Willie O’Ree became the NHL’s first African-American player in a game back in 1958.
Now the league is recognizing the legacy of its black players with a mobile museum that’s making a stop in Detroit this weekend.
The NHL’s “Black Hockey History Tour” will visit 14 cities in total including two stops locally at the Charles H. Wright Museum of African-American History and the Little Caesars Arena for the annual Hockeytown Winterfest. You can find a full schedule of events here.
African-Americans have a history with hockey that dates back to the late-19th century with the Coloured Hockey League — an all-black ice hockey league founded in Nova Scotia in 1895.
But less than 5% of the NHL is made up of players of color — that’s 43 players out of more than 700 in the league.
Three of those players — Givani Smith, Trevor Daley and Madison Bowey — currently play for the Detroit Red Wings. That’s a first in the history of the franchise.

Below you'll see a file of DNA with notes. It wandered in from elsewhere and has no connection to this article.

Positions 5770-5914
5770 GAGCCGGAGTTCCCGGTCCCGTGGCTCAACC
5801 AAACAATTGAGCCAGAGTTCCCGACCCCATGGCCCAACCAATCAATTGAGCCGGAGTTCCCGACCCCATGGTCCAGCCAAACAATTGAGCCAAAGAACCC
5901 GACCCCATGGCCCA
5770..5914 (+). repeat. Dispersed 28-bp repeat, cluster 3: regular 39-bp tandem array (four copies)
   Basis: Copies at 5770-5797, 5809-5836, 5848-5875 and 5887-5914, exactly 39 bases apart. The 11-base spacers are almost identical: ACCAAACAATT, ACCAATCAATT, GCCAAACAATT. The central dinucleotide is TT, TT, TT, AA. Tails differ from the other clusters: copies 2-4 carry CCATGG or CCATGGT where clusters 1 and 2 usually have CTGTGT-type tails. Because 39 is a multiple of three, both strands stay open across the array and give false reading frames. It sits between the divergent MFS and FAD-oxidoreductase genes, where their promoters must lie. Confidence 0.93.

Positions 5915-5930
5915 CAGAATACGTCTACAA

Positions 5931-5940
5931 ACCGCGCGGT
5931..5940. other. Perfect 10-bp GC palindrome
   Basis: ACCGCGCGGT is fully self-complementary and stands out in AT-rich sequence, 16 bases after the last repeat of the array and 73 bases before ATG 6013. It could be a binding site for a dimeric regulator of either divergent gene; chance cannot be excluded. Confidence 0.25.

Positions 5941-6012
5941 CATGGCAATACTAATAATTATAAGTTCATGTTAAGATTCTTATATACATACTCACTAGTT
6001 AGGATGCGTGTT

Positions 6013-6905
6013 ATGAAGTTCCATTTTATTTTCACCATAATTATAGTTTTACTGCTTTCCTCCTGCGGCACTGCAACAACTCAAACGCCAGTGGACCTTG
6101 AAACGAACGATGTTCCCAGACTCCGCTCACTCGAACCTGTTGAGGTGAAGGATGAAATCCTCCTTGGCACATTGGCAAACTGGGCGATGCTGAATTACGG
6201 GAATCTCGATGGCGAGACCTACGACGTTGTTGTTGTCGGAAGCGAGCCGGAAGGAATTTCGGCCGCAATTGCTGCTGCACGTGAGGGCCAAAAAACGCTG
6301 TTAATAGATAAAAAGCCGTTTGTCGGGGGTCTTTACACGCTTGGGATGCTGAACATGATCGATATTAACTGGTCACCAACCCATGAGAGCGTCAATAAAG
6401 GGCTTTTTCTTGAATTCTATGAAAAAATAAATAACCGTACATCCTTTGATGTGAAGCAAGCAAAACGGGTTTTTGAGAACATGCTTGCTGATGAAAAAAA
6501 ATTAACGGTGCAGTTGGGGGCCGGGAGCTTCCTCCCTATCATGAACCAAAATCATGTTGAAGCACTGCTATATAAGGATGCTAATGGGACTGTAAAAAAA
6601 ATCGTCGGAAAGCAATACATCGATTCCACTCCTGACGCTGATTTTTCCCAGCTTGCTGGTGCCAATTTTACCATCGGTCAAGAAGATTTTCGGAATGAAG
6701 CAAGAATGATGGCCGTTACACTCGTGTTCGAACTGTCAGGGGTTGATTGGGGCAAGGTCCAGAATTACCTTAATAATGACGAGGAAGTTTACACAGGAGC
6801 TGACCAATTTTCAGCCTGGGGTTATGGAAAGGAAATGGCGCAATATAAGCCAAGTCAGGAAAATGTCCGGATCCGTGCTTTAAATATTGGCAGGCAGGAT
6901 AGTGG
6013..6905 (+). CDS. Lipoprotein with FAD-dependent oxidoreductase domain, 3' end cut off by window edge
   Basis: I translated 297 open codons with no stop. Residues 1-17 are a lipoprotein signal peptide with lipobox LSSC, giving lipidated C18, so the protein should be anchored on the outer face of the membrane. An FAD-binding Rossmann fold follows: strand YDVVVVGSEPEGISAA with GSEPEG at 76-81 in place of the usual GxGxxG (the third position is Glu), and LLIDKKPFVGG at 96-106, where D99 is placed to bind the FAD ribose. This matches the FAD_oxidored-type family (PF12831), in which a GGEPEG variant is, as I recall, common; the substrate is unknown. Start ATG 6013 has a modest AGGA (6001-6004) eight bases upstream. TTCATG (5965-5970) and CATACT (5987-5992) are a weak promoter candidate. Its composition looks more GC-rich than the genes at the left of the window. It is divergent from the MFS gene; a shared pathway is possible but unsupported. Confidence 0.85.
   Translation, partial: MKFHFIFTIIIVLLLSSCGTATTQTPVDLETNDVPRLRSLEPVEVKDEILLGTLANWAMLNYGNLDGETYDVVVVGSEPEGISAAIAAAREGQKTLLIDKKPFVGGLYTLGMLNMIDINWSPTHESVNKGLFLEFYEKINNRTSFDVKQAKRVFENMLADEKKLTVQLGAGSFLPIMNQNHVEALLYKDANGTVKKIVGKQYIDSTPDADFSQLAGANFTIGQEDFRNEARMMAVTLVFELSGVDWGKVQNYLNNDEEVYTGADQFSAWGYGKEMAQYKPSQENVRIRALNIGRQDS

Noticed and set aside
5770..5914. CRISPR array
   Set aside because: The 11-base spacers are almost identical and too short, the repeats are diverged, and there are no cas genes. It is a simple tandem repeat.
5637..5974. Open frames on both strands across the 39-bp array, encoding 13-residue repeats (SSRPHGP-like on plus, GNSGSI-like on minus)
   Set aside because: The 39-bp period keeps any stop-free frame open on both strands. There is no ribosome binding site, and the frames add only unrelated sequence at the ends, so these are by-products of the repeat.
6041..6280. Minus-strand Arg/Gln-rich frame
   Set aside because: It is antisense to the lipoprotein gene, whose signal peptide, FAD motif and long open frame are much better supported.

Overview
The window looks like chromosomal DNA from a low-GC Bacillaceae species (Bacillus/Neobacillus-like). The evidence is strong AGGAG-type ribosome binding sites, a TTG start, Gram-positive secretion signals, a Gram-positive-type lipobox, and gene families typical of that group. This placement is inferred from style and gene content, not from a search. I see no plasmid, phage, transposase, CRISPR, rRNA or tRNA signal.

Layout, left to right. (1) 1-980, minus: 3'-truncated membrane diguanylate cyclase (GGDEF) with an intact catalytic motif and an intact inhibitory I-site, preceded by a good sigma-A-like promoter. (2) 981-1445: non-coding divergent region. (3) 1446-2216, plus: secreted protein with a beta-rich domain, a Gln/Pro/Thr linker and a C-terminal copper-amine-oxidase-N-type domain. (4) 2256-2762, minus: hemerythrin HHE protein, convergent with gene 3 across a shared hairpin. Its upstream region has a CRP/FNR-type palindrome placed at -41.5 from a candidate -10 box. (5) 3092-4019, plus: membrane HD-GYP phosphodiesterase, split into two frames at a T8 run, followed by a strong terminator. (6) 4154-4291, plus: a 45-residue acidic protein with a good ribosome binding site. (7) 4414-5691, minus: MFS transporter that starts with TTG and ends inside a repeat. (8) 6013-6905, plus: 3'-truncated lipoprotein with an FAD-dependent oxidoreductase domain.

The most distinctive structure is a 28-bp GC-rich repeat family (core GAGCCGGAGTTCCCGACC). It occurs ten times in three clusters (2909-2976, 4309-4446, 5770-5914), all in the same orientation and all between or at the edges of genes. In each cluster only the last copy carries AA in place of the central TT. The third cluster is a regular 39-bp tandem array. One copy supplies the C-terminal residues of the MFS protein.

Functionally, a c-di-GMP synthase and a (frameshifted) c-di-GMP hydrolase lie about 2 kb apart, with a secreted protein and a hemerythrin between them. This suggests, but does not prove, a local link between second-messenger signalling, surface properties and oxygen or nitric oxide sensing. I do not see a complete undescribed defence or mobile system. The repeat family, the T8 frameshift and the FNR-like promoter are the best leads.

“That’s a real milestone for the Red Wings and that organization,” says Kim Davis, the executive vice president of social impact, growth initiatives and legislative affairs at the NHL.
As part of the mobile museum’s stop in Detroit, the Red Wings will host three players from the Flint Inner-City Youth Hockey program along with program founder Rico Phillips, a former firefighter who received the Willie O’Ree Community Hero Award at the 2019 NHL Awards. Phillips was honored for his ongoing efforts to bring hockey into the lives of disadvantaged youth in Flint.